Fans treated to escape from Alcaraz

A FOUR and a half hour epic battle saw an escape from Carlos Alcaraz, who fought back from a two sets to one deficit against fellow Spaniard Albert Ramos-Vinolas in the second round of Roland Garros yesterday. The rising star and sixth seed is one of the favourites at the tournament, and a player seemingly destined to follow hero Rafael Nadal‘s path to multiple Paris Grand Slams in the the future, but he very nearly did not make it through to the Round of 32. After a huge 6-1 6-7 5-7 7-6 6-4 struggle, Alcaraz was finally able to salute and move through to the third round.

The clash started off strongly for Alcaraz who stormed to a 6-1 lead thanks to a dominant serving performance. He only lost three points on serve, winning 10 of 12 off his first serve, and six of seven of his second, serving one ace and hitting nine winners. By contrast, Ramos-Vinolas only managed the two winners, and had a combined 17 errors to Alcaraz’s nine.

The more experienced Spaniard started to get some more consistency into his game in the second set, winning 79 per cent of his first serve points (compared to Alcaraz’s 76 per cent), whilst both won more than half of their second serve points. Neither player could break, but it was clear the result was going to be determined off Alcaraz’s racket. The teenager reeled off a whopping 20 winners in the set, but also had 24 unforced errors – 43 errors in total – compared to Ramos-Vinolas’ four winners and 26 errors. Alcaraz won 10 of his 11 net points, but Ramos-Vinolas was finding space to hit six passing shots on the clay and win the epic tiebreaker 9-7.

Alcaraz’s consistency on serve dropped in the third set, and that was always going to open the door for 44th ranked Ramos-Vinolas, he took it out 7-5 to go two sets to one up, winning 78 per cent of his first serve points off a 68 per cent clip, while Alcaraz only served at 50 per cent, which hurt his chances. Ramos-Vinolas broke Alcaraz twice – after not being able to do so in the first two sets – including one to win the set. He also upped his game to hit nine winners to only six unforced errors, compared to Alcaraz’s 13 and 15. By the end of the set, Ramos-Vinolas was in the box seat.

Alcaraz is known for his fighting spirit and he dug deep in the fourth set to force a fifth decider off the back of some outstanding approach shots. WInning 11 of his 14 net points (79 per cent) compared to Ramos-Vinolas’ three of eight (38 per cent), Alcaraz made Ramos-Vinolas uncomfortable and got him out of his zone. He also hit more winners (16-11), but critically less unforced errors (17-20) and rattled the usually consistent Ramos-Vinolas. It still went to a tiebreaker, but this time it was the young gun who stepped up, taking it out 7-2 to level the match.

In many ways, Alcaraz saved his best until last. Though his first set had blown away his opponent, his fifth set – when he should be fatiguing – was testament to his sheer determination, as well as his ability. He served up four aces and won 69 per cent of his first serve points, compared to Ramos-Vinolas’ none and 50 per cent. He was averaging 193 km/h serves, including clocking one up to 215 km/h, and broke three times to Ramos’ Vinolas’ two. Though neither player were as steadfast on their serve, Alcaraz dominated around the court, hitting 16 winner to six and only four more unforced errors (11-7). He hit nine volleys to four and was will to mix up his shots to get the win, with his third and final break sealing the result.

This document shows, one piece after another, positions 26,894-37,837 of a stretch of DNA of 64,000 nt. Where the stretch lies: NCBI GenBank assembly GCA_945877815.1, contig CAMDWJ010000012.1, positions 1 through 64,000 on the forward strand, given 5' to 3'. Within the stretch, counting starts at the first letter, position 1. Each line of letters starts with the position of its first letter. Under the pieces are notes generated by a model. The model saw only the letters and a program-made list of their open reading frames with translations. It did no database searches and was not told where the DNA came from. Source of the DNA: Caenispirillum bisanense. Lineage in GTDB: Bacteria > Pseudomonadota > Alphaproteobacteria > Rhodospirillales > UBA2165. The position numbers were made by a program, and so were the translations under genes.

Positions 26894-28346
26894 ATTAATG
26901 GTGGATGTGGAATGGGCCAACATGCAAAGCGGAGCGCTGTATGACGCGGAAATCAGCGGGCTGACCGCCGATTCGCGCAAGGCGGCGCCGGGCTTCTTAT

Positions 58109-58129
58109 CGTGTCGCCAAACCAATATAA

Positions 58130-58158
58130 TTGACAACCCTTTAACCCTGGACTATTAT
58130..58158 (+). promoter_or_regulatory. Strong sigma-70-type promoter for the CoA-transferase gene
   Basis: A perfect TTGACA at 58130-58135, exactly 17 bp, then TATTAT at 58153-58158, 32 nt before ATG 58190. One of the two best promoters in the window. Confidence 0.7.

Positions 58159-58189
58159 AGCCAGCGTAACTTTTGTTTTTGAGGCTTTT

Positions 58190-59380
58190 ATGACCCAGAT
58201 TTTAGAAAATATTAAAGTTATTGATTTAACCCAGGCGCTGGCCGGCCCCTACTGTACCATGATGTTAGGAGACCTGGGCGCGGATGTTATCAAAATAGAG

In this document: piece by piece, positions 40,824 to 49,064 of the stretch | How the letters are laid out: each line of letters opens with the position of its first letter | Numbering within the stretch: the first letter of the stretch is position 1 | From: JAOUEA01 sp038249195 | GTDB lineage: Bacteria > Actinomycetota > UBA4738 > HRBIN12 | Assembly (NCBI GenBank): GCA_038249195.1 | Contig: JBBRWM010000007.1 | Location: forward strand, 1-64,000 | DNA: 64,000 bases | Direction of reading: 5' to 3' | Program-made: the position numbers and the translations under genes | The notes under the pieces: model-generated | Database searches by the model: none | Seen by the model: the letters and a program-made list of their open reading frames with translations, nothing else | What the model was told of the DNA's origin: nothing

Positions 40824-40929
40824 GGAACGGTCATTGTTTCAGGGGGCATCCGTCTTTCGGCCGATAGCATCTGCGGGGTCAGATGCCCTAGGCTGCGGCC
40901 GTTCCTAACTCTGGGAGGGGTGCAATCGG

In total, Alcaraz served 10 aces to two, and won 72 and 59 per cent of his first and second serve points, compared to two, 64 and 48 per cent from his opponent. The stark contrast was in the manner of points won, as the sixth seed slammed home 74 winners to 32, and though he got into trouble with identical 74 unforced errors to Ramos-Vinolas’ 54, he also won 72 per cent of his net points to his opponents’ 55 per cent. His work at the net and around the court – which feature 33 volleys and 25 drop shots to Ramos-Vinolas’ nine and 10 respectively, also helped him vary his game.


Alcaraz was not the only player to get out of jail, with 15th seed Diego Schwartzman fighting back from a two sets to love deficit to put away Spaniard Jaume Munar, 2-6 6-7 6-2 6-2 6-2. The big upset in the men’s draw was a win by Bernabe Zapata Miralles, with the world 131 stunning American 13th seed Taylor Fritz in four sets, 3-6 6-2 6-2 6-3 to advance to the Round of 32. Otherwise the results largely went to plan with the main seeds moving through such as Novak Djokovic, Rafael Nadal and Alexander Zverev. Bolters in the last 12 months Cameron Norrie and Botic Van de Zandschulp moved through in straight set wins.

In the women’s draw, there were plenty of big results, starting with the capitulation of US Open winner and 12th seed Emma Raducanu. The teenager won the first set against Aliaksandra Sasnovich, before only winning two more games for the match as the Sasnovich secured the 3-6 6-1 6-1 triumph. Another US Open winner also departed in Canadian Bianca Andreescu. The rising, but always unluckily injured talent Andreescu was no match for 14th seed Swiss star Belinda Bencic, with the result 6-2 6-4 in favour of Bencic.

Czech Karolina Muchova ousted Greek fourth seed Maria Sakkari in a couple of tiebreakers to win through to the third round, while in a battle of the young guns, 19-year-old Diane Parry – who defeated reigning champion and second seed Barbora Krejcikova in the first round – knocked off Colombian 20-year-old Maria Camila Osorio Serrano, 6-3 6-3. The other major upset was Australian Daria Saville‘s triumph over 32nd seed Petra Kvitova 6-4 6-2 to advance through to the next round.

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